Here are some players to keep an eye on that would create significant cap room if they were to be released:
|Potential Cap Casualties|
|Player||Cap Hit||Cap Savings From Release|
Let's start with Vonta Leach. He was a cap casualty last summer, and it looks probable that he'll undergo that same fate again in 2014. The Ravens barely used him toward the end of the season, and with another fullback on the roster (Kyle Juszczyk), Leach may be more valuable to the Ravens if he's not on the books.
Then there's Sam Koch. Koch has been a tremendous punter for the Ravens for seven years, but a $2.8 million cap hit might be too much for a punter that can be replaced at a much cheaper cost.
Jameel McClain is another candidate for release, although his status will depend on whether the Ravens can keep Daryl Smith. Releasing all three of those players would free up an additional $6.5 million of cap room, which would go a long way to keeping Smith and Graham.
The last name on that list is a big one: Terrell Suggs.
It's a sad day when we have to think about Sizzle in another jersey, but that might be a reality next year. Baltimore would save almost $8 million by releasing Suggs, but would that really be worth it?
Possibly, but the more likely option is an extension. Signing Suggs to a more cap-friendly deal would allow him to end his career as a Raven on a contract that better reflects his production and helps his front office create a winning roster.
Don't think for one second, however, that Newsome is going to be sentimental about Suggs. If Suggs balks at the thought of taking a pay cut, he'll be on his way out of Baltimore.
Now that we've talked about how the Ravens can create more spending money, we can turn our attention to free agents of other teams that the Ravens may pursue.
They won't make any major free-agent signings, but they might make some moves to improve in critical areas.
At the end-of-year press conference with key members of the front office, Newsome listed three areas where Baltimore wants to make upgrades, as reported by Garrett Downing of BaltimoreRavens.com:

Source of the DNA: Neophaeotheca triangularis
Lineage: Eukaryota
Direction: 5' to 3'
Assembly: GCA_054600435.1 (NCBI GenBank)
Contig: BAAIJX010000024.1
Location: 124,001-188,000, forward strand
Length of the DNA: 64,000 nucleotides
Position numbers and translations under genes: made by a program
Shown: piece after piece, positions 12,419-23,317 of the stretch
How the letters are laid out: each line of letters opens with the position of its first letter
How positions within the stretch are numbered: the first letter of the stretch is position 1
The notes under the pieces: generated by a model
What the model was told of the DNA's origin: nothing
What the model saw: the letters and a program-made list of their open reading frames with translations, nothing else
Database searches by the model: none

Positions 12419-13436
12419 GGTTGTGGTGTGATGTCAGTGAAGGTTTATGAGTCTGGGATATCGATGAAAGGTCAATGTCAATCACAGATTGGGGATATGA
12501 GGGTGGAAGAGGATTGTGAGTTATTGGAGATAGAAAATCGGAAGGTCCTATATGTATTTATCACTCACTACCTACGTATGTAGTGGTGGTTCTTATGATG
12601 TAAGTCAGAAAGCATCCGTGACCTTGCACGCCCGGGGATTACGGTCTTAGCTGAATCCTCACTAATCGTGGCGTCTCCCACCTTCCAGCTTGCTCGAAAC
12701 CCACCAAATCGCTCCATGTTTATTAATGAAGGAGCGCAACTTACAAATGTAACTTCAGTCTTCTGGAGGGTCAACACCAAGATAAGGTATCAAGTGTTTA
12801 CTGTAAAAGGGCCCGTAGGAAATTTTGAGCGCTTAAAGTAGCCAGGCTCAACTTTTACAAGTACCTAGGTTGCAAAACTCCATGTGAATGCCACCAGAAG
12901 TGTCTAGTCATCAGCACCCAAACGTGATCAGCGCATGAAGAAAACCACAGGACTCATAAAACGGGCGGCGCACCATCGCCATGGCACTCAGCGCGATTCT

With regard to the offensive line, Newsome specifically said he wanted to get bigger in the interior of the line. While there are three interior linemen, he's only speaking about one of them: Gino Gradkowski.
It seems likely that Baltimore is going to try to acquire a bigger center to push Gradkowski and possibly take over as the starter.
Next up: a reliable wide receiver. This is something that Ravens fans have to excited about, but it probably won't come through free agency. For starters, there aren't many top-tier free-agent targets on the market at the receiver position. Secondly, most of them would be fairly expensive anyway.
Lastly, this year's draft is stocked with a deep receiver class, so adding a wideout via the draft would be the best path to take.
Finally, Newsome talked about adding a rangy free safety that would allow Matt Elam to play his natural strong safety position. Chris Clemons is the best free safety on the market, but he may be too expensive for Baltimore's tastes.
Another thing to consider is that Newsome doesn't like to go after unrestricted free agents because they affect Baltimore's ability to be awarded compensatory picks. He won't turn down a good player at a bargain price, but in all likelihood, most of the players Baltimore will add won't be unrestricted free agents—and some may be cap casualties of other teams.
And that brings us to the end of Baltimore's money and the end of this article. Most of the remaining upgrades will be made in the draft, but you can be sure that Newsome will make plenty of shrewd moves this summer.
As the saying goes in Baltimore: In Ozzie We Trust.
Note: This salary cap breakdown wouldn't be possible without the tremendous work of Brian McFarland over at Russell Street Report. Brian is a salary-cap guru, and he's definitely worth a Twitter follow for updates on the Ravens' salary cap situation: @RavensSalaryCap